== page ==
Those words have become a mantra for a former death row inmate as he struggles to find a job and deal with life's day-to-day problems.
TAMPA - As students in the job training class told their stories, Sandra Holton heard it coming. She knew what her husband was about to say.
Please don't say it, she prayed.
She knew he would. He always did.
Not again. Please.
"I just got off death row," Rudolph Holton said.
Heads turned. Sandra lowered her head.
The teacher had asked students to explain their criminal pasts. People brought up the usual drug charges and domestic disputes. No one, except Rudolph, mentioned a murder charge.
Sandra, 37, knew her husband couldn't keep his secret.
But how was he going to survive if he kept blurting out those words? How could he find a job and stay out of trouble? How would he deal with the rush of emotions - shame and anger, love and lust - that she felt?
When Rudolph, now 50, was sent to death row, he was 33. For the next 161/2 years, until January, he lived in an environment where condemned men marked their days.
He developed social habits by talking through bars to other inmates. He learned about survival by watching his back in the prison yard. He acquired job skills by figuring out how to make something from nothing, such as heating water in his cell using a razor blade, Popsicle sticks and dental floss.
All along, he maintained his innocence. But it took years for his attorney to convince others that someone other than Rudolph had killed a prostitute that night in 1986.
Finally, Rudolph was released into the world, with a JCPenney winter jacket, $100 cash and no clue of what else life would bring.
He knew he could make it behind bars. But what about the outside?
One recent night, he was lounging in a sofa chair watching Monday Night Football while Sandra soaked in the tub. Her 16-year-old daughter, Tiffany, was asleep in their $550-a-month home off Nebraska Avenue.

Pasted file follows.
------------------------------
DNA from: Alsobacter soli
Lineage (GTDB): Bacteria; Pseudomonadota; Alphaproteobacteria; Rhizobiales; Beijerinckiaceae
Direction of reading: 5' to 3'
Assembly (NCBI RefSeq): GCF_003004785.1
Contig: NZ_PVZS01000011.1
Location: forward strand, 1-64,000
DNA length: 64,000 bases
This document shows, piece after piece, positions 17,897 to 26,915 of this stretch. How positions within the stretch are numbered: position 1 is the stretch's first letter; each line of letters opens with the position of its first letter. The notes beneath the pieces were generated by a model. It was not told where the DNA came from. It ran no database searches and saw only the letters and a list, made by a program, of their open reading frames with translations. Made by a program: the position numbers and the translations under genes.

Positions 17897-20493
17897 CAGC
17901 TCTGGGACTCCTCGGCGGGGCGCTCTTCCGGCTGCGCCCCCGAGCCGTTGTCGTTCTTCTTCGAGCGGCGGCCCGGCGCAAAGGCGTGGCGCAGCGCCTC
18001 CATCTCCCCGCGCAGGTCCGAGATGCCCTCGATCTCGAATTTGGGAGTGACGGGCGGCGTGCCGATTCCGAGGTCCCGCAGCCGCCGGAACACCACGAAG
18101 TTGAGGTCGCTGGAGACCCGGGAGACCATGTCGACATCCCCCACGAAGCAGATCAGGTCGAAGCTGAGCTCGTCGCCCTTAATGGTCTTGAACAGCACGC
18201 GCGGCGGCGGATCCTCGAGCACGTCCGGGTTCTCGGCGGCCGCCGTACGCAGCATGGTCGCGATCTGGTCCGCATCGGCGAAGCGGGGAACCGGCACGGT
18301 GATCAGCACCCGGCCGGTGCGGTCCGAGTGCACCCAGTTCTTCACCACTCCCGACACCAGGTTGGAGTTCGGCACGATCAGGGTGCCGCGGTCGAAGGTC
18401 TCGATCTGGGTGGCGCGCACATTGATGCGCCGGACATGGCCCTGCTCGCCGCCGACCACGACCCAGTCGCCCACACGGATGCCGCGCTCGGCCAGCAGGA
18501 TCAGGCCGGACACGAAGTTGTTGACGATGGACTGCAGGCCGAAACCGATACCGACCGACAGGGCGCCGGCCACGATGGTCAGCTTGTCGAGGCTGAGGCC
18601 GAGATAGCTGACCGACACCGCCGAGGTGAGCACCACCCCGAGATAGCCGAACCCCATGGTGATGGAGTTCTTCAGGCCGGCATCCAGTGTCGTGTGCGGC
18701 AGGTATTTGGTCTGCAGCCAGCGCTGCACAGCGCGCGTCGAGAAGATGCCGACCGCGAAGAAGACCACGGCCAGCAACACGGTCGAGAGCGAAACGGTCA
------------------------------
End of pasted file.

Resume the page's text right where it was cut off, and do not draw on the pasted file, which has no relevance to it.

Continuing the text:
All of a sudden, Sandra started screaming.
"Rudy! Rudy!" She heard something outside.
By the time Rudolph walked to the back yard, the shed door was open.
The new lawn mower was gone - and, with it, Rudolph's livelihood.
He and his wife jumped in their car and drove around the block, looking for someone pushing a mower. But the streets were empty.
Rudolph trudged back inside, depressed. A friend had paid for the mower.
He dreamed of running his own lawn care business and already had talked a few people into letting him cut their grass.
Now what would he do?
The next morning, Sandra got up before 8 a.m. and smoked a cigarette. Rudolph dug through papers, looking for the lawn mower receipt.
Police needed the serial number to identify the mower at pawn shops.
Meanwhile, Rudolph needed a job.
He had not earned steady wages for more than 16 years. In his 20s, he laid pipes. He loaded ships at the Tampa banana docks.
While serving time on other charges, he worked as a custodian at the Florida State Prison. One of his tasks was cleaning the electric chair.
Now free, he would walk along Hillsborough Avenue and enter stores, asking for work. When employers asked about his experience, he blurted out the truth.
"I just got off death row," he would say.
He didn't get any offers.
Finally, someone told him about the Corporation to Develop Communities of Tampa Inc., a nonprofit run by community activist Chloe Coney. The center helps felons and other hard cases find work.
His appointment was at 9 a.m. Nov. 4.
It was the morning after the mower theft, and the Holtons barely spoke as they got ready to leave home. In the parking lot outside the center, they held hands.
Inside, there was a room full of people filling out forms. Everyone was quiet. Rudolph signed in and took a seat.
In the class, the instructor asked everyone to write the word "J-O-B," then create a word for each letter.
How many people had a resume? the instructor asked.
"I put in about 15 resumes," Rudolph said.
After class, the Holtons met with a job counselor in a cubicle. Rudolph crossed his arms and stared at her.
"What was your last employer?" she asked.
The couple looked at each other.
"Self-employed," Sandra said, meaning the lawn jobs.
The counselor wrote it down.
"Can you do carpentry? Painting? What did you do in prison?" she asked.
He had spent much of his time in prison trying to get released.
She teased him. Maybe he wanted to work as a lawyer.
"It's too stressful," he answered.
Outside, they piled into Sandra's Mazda and rolled down the windows. The air conditioning was broken, and Sandra had no money to fix it.
They headed to Home Depot, hoping the store had kept a record of their mower purchase. They still needed the serial number for police.
But the store hadn't kept a record. The two left in silence.
Back home, Rudolph went through the paperwork again.